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Why this transistor?

Discussion in 'Electronic Design' started by Anthony Fremont, Apr 5, 2007.

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  1. I'm looking at this schematic and am wondering why the designer chose a
    2N2369 over a 2N2222 or 2N3904? I looked at the datasheet for the 2N2369,
    and I didn't see anythng amazing about jumping off the page. Did I miss
    something. The maximum frequency expected would be under 30MHz.
    http://homepage.eircom.net/~ei9gq/stab.html

    He also makes a big deal out of the particular op-amp chosen as (what
    appears to be) a simple voltage follower. Any reason that you all can think
    of?
     
  2. Andrew Holme

    Andrew Holme Guest

    Lots of NPN transistors, including the ones you mention, would work equally
    well there. He probably had a spare 2N2369 in his junk box.

    The op-amp needs to work from a single 5V supply, with (ideally)
    rail-to-rail input and output range - or as close as you can get to it.
     
  3. I think he just has a big bag of 2N2369s
    http://homepage.eircom.net/~ei9gq/2m.html


    martin
     
  4. Eeyore

    Eeyore Guest

    Because he had one already probably !

    Why did you expect to see him use a 2222 or 3904 ? Other devices do exist you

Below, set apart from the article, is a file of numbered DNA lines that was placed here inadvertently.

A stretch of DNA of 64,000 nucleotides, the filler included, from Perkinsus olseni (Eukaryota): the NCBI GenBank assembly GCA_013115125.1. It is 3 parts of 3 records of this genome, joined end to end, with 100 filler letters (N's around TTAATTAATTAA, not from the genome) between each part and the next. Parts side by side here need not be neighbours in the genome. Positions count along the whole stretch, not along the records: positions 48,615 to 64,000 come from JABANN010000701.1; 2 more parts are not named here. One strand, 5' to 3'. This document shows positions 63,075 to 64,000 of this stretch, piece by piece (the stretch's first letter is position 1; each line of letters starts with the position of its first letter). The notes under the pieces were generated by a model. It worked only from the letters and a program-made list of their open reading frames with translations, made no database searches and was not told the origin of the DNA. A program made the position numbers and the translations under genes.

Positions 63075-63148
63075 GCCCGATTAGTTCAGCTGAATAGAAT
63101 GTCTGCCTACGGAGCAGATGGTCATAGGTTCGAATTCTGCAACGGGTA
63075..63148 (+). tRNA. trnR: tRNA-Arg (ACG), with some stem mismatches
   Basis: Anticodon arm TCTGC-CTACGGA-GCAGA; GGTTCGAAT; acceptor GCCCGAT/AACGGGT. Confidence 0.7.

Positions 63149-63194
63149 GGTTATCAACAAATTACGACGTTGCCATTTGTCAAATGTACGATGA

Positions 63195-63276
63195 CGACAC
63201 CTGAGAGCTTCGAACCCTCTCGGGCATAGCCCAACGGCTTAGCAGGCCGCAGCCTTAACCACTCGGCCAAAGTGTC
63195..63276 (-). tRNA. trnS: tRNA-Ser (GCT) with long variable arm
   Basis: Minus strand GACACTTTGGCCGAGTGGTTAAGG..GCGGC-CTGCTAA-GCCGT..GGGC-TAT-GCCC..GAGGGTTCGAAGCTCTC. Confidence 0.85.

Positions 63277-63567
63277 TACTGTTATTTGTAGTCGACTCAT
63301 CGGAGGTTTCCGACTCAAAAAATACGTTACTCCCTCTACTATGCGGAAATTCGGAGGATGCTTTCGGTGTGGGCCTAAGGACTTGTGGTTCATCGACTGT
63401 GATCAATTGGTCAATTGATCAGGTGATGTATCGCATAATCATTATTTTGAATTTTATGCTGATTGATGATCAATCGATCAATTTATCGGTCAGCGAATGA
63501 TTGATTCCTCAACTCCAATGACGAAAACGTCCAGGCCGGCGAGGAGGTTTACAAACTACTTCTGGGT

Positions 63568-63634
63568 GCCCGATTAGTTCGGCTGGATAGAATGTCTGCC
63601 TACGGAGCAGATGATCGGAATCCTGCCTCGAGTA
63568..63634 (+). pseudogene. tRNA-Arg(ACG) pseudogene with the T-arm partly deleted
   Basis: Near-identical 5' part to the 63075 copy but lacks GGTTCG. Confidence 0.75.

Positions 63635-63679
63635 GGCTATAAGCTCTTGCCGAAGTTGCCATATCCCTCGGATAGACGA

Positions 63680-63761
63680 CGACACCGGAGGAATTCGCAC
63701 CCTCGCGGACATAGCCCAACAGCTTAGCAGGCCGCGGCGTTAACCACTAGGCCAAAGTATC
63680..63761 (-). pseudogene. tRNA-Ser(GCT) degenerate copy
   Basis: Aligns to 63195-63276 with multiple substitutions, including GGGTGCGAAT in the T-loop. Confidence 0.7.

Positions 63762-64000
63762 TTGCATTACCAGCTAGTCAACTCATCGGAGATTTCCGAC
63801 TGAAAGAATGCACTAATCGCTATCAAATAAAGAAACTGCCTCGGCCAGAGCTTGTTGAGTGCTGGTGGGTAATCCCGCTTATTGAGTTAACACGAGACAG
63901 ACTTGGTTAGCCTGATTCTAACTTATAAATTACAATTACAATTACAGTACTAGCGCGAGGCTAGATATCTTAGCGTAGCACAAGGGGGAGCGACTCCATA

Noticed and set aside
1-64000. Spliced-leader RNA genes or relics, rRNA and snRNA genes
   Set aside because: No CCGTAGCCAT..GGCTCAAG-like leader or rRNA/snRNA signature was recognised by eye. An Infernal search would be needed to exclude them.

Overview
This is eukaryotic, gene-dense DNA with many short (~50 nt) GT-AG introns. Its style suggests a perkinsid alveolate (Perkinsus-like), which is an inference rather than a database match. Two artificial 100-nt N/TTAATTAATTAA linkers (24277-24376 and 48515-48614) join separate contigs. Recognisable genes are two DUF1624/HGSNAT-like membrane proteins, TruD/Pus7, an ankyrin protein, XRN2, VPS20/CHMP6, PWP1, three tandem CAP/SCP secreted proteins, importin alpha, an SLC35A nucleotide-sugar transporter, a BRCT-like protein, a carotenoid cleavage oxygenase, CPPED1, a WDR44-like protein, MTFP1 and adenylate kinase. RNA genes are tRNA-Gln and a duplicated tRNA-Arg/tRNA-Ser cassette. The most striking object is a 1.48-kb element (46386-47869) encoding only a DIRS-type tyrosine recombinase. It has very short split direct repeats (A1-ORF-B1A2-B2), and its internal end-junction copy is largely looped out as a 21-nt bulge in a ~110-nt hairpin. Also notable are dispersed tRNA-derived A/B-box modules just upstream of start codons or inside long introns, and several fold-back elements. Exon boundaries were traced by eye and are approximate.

know ! Most are quite considerably superior.

    Graham
     
  5. Ok then, I was just wondering if there was something special about it. It
    does specify a much faster Toff, but that is with a much lighter collector
    current (if that matters?).
    OK, well that's not a big problem either. I notice he only wants a range of
    1V - 4V out of it. Thanks. :)
     
  6. Jim Thompson

    Jim Thompson Guest

    2N2369 is GOLD-DOPED, thus fast recovery from saturation (if
    over-driven).

    ...Jim Thompson
     
  7. Try running a 2N2222 at 30MHz square wave/saturated and you see why he uses
    a 2N2369. Storage time! The alternative is a Baker Clamp.

    Don't know about the op amp. I'm sure something cheap and nasty would do the
    job.

    Graham H
     
  8. That seems to be the consensus.
    Generally, when it doesn't really matter, these parts tend to be the ones
    actually specified or listed as alternates. Why do you think I'm asking?
    I'd like to know about some decent/better alternatives myself. I was hoping
    that someone that had used the 2N2369 would speak up and say "ya, ist gut"
    or something like that. ;-)
    Ok, good to know. I'll be sure to stock up on the quality part numbers you
    provided. Maybe this is why 3904's and 2222's rule?
     
  9. Like this Eeyore.....this is the kind of thing I was hoping to see......an
    actual reason to use that part over a more common jelly-bean. I'm guessing
    this is where the Toff thingy comes in? Of course it's now a moot point
    since it's an obsolete part, but maybe the designer liked the metal cans.
     
  10. Jim Thompson

    Jim Thompson Guest

    I still have a bunch of them myself ;-)

    ...Jim Thompson
     
  11. Thanks Graham. :) The fT's aren't that far seperated, so I'd ass-u-med
    similar characteristics in that area, but I'm learning differently now. ;-)
    Ok, he sure makes a deal over it, but doesn't explain why.
     
  12. Is Toff the thing I should have been looking at to determine this? Gone are
    the days of loads of charts relating everything, now I mostly see a few
    paramaters specified that (at least AFAIC) leave no way to extrapolate